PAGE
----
19. 19. HK Privacy Law Ordinance DPP1 - Data Collection Principle • Personal data must be collected in a lawful and fair way, for a purpose directly related to a function /activity of the data user. • Data subjects must be notified of the purpose and the classes of persons to whom the data may be transferred. • Data collected should be necessary but not excessive. DPP2- Accuracy & Retention Principle • Personal data must be accurate and should not kept for a period longer than is necessary to fulfil the purpose for which it is used. DPP3 - Data Use Principle • Personal data must be used for the purpose for which the data is collected or for a directly related purpose, unless voluntary and explicit consent with a new purpose is obtained from the data subject.
  20. 20. HK Privacy Law Ordinance DPP4 - Data Security Principle • A data user needs to take practical steps to safeguard personal data from unauthorised or accidental access, processing , erasure, loss or use. DPP5 - Openness Principle • A data user must make personal data policies and practices known to the public regarding the types of personal data it holds and how the data is used. DPP6 - Data Access & Correction Principle • A data subject must be given access to his/her personal data and allowed to make corrections if it is inaccurate.
  21. 21. Emerging Issues
  22. 22. Changing EU Law – Safe Harbour • U.S. received special “treatment”: – U.S. firms registered and were supervised by the FTC. • In Schrems, the agreement was struck down. – Argument: insufficient redress w/r/t the risk of government surveillance. • Important lesson regarding the power of the individual.
  23. 23. Changing EU Law – Privacy Shield • Supplemented by laws providing redress by EU citizens towards the USG – Main complaint against Safeharbor – too lax enforcement by the FTC: • Lack of incentives • Lack of manpower
  24. 24. Data Breach Disclosure
  25. 25. Digital Privacy Act security breach disclosure • Rash of security breach disclosures - CIBC, Choicepoint, TJX (Homesense & Winners), Target, Ashley Madison • Two possible reporting requirements in event of breach: – Requirement to report “material breach of security safeguards involving personal information under control” to Privacy Commissioner – Criteria to determine whether to report: • Sensitivity of information • Number of affected individuals • Cause of breach/systemic problem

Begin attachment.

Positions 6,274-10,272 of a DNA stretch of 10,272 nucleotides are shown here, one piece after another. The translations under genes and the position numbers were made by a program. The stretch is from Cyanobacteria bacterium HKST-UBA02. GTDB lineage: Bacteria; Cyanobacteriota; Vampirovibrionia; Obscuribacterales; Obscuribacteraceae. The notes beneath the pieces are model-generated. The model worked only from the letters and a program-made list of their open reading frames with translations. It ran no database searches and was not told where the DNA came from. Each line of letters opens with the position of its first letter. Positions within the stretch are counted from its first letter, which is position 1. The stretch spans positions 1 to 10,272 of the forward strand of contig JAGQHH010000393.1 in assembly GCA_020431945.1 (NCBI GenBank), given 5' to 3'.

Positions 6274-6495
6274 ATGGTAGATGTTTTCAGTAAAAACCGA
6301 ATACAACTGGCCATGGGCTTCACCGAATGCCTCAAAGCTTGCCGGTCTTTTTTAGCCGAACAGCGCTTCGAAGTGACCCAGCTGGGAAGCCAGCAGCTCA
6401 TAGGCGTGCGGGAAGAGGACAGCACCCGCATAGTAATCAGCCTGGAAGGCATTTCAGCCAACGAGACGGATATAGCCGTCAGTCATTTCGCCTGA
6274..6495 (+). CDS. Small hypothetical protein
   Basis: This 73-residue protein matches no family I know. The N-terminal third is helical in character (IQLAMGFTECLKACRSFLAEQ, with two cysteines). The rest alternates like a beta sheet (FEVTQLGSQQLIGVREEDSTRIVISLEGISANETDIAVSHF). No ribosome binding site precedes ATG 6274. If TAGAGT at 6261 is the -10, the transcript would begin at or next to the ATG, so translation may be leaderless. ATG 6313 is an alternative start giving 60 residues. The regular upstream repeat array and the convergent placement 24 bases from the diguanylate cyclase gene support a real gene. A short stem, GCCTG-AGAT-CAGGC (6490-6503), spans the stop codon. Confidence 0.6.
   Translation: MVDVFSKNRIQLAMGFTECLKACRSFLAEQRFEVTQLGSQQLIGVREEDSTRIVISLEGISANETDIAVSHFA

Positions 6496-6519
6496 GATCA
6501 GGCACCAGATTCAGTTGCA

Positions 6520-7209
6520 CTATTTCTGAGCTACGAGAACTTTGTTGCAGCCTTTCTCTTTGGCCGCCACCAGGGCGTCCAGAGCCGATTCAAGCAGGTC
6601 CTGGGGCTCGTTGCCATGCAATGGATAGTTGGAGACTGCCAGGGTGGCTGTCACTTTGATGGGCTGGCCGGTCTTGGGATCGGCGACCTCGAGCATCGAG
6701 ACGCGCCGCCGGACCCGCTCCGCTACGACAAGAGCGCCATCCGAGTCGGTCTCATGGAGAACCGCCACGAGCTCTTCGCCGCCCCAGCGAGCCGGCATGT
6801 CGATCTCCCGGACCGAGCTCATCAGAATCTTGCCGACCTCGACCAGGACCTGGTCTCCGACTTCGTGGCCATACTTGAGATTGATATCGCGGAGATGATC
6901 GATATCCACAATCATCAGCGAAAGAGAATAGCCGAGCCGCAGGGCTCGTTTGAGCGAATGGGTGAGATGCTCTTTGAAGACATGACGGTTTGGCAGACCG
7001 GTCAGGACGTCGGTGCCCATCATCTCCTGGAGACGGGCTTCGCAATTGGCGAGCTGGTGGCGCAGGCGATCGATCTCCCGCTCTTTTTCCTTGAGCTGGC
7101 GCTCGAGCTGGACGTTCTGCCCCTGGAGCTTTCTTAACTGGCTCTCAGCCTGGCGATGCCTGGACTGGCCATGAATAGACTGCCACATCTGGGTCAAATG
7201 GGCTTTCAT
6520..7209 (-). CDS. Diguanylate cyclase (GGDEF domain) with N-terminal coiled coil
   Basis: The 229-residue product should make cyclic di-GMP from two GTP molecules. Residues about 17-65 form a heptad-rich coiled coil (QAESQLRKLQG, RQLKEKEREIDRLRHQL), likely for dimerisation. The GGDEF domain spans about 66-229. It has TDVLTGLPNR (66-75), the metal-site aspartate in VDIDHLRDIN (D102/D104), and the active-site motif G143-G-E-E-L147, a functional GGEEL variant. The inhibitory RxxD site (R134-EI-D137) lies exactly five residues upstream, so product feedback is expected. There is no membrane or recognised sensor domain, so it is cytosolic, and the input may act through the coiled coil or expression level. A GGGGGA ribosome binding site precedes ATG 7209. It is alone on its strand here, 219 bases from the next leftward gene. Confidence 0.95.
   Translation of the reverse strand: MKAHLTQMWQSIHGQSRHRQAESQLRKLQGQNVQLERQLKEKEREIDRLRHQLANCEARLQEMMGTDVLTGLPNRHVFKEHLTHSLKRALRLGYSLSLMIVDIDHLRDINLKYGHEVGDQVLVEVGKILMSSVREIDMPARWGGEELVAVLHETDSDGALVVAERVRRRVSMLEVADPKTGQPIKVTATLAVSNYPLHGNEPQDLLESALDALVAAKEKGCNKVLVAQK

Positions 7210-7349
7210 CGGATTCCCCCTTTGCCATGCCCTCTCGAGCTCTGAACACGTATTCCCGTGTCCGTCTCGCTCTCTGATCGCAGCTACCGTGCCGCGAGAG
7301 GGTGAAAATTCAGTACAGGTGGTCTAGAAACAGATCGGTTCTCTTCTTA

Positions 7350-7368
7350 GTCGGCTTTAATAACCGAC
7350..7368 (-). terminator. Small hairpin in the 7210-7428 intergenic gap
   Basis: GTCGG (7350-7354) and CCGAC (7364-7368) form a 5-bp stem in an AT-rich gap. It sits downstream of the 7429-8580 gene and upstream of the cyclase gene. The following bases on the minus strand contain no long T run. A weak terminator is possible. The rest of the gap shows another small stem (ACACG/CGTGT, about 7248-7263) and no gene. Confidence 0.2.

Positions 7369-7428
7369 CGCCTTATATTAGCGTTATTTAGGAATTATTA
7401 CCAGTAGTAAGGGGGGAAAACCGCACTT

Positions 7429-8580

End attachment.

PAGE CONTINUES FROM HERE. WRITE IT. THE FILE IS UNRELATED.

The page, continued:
26. 26. Digital Privacy Act security breach disclosure – Requirement to report breach to individuals if “it is reasonable in the circumstances to believe that the breach creates a real risk of significant harm to the individual” – What is significant harm? • bodily harm • humiliation • damage to reputation or relationships • loss of employment, business or professional opportunities • financial loss • identity theft • negative effects on the credit record and damage to or loss of property – Risk factors - (1) sensitivity of info; (2) risk of misuse
  27. 27. Digital Privacy Act security breach disclosure – Notifications • “ as soon as feasible” • Understandable to affected individuals • To other organizations who may be able to mitigate harm
  28. 28. Data Localization
  29. 29. Data Localization – Growing trend in response to Snowden – Requirements to retain data locally – Changing architecture of cloud services – British Columbia case • Health processing data • Retention requirements in province – TPP requirements (data localization and data transfer) – Future challenge: EU/Data localization demands vs. TPP/corporate pressure
  30. 30. Data Localization -TPP
  31. 31. Data Transfer -TPP
  32. 32. Right to be Forgotten
  33. 33. Right to be Forgotten
  34. 34. Right to be Forgotten – Gonzalez case • Legal content • Original remains online • Difficult to find – Google response – Jurisdictional scope of the order